It was raining. Soft, tiny drops misted down from the sky. They settled on the shoulders of his black t-shirt, his eyelashes and the tips of his hair. He paced the length of the grave. Heel-to-toe, back and forth across the damp earth. The shovel he carried loosely in his right hand dragged behind him. It was late enough in the day that the color had drained from the world, everything reduced to muted grey tones. The tall trees were now just black silhouettes against the darkening sky. It was quiet. He squatted down. His blue-socked toes peeked through the tops of his worn sneakers as they hung precariously over the edge of the grave. He lit a cigarette. Big, dark eyes stared intently at the glowing tip, as it turned from orange to cherry red. He inhaled deeply, smoking half the cigarette in one drag. That was his favorite part, the burn.

He sat like that for a while; chain-smoking, daydreaming, chin upturned to the sky. The rain dripped down his face, plastering his dark hair to his forehead. He was a beautiful boy. Yet, there was something entirely wrong about him. It was almost imperceptible, though still irrefutably there. Something that hid beneath smooth olive skin, and deep eyes fringed by pretty-boy lashes. Something that came out, in a smirk that sat more like a grimace on his features; and in the blackness of his eyes. Some people said they felt cold when he looked at them, like they had seen a ghost. Some said that they felt violated. God knows he didn’t care. No one really knew if he cared about anything. Not even him.

“So who the fuck are you?” He leaned over to read the headstone. “Barry Henderson. Barry Barry Barry,” He laughed, and it sounded like a feral dog’s bark. “You ever listen to any Barry Manilow? Barry? Was that your thing? Did you get off to that? I bet you were a ladies’ man. Did you cheat on your wife, Barry? I bet you did. I bet you loved chasing tail. I bet you even loved to watch the cute little butts of your nurses as you were sitting in a fucking chair and dying of heart failure.” The boy’s smile was mean.

He picked up the shovel.

“You know somethin’ Barry? You ain’t shit. You ain’t nothin’. That’s what they all say isn’t it? How old were you when you died?” He glanced at the headstone again; the top of the coffin was now sufficiently covered in soil. “What, eighty-two? Nothin’. Your whole life? Didn’t mean anything. Because guess what? You’re dead. You lived all that time and now you’re in a box. I don’t care if you made a million dollars, all you are is a worthless skeleton now.”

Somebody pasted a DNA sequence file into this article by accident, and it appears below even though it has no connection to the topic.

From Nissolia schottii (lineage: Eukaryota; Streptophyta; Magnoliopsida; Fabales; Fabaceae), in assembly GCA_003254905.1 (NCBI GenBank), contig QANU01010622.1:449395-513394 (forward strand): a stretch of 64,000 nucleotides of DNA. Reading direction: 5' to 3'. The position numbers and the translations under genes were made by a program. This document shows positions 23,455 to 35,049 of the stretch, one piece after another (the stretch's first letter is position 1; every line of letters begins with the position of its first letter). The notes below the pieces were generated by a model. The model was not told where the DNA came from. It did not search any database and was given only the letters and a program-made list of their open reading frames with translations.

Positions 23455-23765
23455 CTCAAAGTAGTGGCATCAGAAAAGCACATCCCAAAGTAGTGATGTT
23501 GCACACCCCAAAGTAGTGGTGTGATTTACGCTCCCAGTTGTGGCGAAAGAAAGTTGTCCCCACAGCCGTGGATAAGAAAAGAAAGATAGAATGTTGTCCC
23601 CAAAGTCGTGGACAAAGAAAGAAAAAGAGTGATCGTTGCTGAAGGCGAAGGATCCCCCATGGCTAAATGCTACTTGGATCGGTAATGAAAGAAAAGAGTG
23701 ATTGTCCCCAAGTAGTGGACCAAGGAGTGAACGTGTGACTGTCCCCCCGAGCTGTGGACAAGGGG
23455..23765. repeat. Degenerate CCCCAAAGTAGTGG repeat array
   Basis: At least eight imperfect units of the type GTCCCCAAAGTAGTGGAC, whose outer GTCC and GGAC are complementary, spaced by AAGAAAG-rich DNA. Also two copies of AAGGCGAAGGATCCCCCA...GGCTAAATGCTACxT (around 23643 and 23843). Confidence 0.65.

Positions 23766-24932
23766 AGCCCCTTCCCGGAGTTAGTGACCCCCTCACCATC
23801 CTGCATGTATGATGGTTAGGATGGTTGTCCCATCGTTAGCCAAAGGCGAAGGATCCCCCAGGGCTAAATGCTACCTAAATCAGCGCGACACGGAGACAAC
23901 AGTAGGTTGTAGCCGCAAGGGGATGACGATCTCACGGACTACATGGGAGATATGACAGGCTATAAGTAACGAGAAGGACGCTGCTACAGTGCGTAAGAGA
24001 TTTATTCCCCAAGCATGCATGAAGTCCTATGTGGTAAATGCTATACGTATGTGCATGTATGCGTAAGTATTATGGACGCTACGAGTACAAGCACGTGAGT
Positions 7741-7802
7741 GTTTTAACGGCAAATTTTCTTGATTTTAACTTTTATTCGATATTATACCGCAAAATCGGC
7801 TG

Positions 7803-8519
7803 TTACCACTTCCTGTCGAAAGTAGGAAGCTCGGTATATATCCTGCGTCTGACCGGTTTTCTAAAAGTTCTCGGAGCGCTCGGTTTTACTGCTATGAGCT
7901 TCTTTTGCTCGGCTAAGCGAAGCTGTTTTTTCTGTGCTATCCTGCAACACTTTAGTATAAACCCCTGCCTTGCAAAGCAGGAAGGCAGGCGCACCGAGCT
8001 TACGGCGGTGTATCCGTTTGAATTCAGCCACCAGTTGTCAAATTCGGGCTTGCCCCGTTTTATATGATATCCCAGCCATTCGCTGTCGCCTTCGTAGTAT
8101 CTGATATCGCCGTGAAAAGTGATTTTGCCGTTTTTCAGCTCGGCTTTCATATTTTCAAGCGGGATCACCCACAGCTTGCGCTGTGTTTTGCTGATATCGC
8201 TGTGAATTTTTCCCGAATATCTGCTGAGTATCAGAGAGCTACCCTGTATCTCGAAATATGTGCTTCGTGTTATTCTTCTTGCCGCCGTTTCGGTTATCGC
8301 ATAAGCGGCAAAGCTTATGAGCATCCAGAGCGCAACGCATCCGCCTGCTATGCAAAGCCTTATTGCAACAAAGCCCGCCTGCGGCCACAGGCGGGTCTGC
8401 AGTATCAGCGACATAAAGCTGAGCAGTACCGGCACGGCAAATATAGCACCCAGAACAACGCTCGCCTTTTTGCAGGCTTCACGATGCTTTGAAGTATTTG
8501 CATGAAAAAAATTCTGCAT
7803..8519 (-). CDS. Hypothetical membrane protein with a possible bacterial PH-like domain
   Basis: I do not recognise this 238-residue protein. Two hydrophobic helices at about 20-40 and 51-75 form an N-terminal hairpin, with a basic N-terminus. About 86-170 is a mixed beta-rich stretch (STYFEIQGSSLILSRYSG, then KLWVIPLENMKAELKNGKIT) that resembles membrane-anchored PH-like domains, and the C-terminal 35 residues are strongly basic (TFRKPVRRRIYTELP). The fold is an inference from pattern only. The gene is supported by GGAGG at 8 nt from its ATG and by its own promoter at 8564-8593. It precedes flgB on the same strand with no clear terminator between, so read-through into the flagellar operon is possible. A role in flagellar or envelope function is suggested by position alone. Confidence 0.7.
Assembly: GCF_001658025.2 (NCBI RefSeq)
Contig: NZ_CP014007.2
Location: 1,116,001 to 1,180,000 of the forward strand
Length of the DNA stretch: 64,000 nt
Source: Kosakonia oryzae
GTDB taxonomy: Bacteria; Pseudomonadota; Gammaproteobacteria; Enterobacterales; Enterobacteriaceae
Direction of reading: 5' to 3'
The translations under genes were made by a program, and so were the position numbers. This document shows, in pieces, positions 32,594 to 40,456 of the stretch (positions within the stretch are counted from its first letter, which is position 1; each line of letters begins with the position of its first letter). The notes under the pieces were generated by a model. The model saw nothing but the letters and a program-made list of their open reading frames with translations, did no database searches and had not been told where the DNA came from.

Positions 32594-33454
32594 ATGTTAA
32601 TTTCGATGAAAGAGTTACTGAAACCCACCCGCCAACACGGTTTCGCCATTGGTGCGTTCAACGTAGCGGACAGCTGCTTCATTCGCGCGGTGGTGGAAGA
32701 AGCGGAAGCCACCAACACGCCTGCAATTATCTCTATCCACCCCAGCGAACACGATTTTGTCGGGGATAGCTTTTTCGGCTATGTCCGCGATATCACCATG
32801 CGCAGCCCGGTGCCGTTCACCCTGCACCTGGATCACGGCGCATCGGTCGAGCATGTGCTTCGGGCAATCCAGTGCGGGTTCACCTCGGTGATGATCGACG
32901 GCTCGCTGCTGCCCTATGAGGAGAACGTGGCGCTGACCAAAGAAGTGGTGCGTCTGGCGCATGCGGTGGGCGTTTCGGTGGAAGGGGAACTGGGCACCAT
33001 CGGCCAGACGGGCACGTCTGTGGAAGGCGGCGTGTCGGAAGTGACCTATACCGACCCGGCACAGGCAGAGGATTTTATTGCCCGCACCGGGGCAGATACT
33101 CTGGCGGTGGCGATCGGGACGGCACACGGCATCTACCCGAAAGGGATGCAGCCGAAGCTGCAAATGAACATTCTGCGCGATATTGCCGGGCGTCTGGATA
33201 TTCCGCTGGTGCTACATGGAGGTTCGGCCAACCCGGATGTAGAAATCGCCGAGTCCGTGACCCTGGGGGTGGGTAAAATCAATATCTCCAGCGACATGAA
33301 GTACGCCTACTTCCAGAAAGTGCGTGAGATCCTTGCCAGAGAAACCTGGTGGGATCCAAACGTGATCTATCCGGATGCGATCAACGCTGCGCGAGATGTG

He walked back and forth across the length of the grave, kicking in the dirt now. “See, I’m about to be eighteen right now, and I think I finally got this whole thing figured out. All there really is to life is pleasure. You just have to take what you want while you can, because in the end, we’re all nothin’. You want sex? You take it. You want money? You take it. You want to get high? You fucking take it. What does it really matter? You live, you die, and then we’re all like you Barry, fucking worthless in the end. That’s what my dad says, eh Barry?” He threw the next shovel of dirt into the grave with particular violence. His calloused hands wound around the handle in a white knuckled grip. His breath came out in furious puffs. Anger sat firmly in the crease between his brows and hard line of his mouth.

“You know what, screw you, Barry.” He lit his last cigarette and held it between his teeth. “You know what? I hate you.” He was shouting now, his voice cracking with anger. “I hate your wife. I hate your -” He looked at the headstone, “Two loving children. I hope they all die tomorrow. I hope you’re all nothing.” He spit in the grave, his cigarette flying out with it.

The boy screamed. It sounded like the shriek of a wounded animal.

He cried.

He finished filling the grave, sobs racking his body. He clocked out. His boss asked him how many graves he’d gotten done. He answered twenty. He said see you tomorrow. He went home. There were no cars in the driveway. The house lights were off.

He went to bed.


Courtney Agnello is a first-year student studying Graphic Design at SVA. “Lately I’ve been practicing mostly fine arts work, but I’m also interested in creative writing and literature. I enjoy writing fiction and poetry, but am willing to try new things and experiment with style and subject.”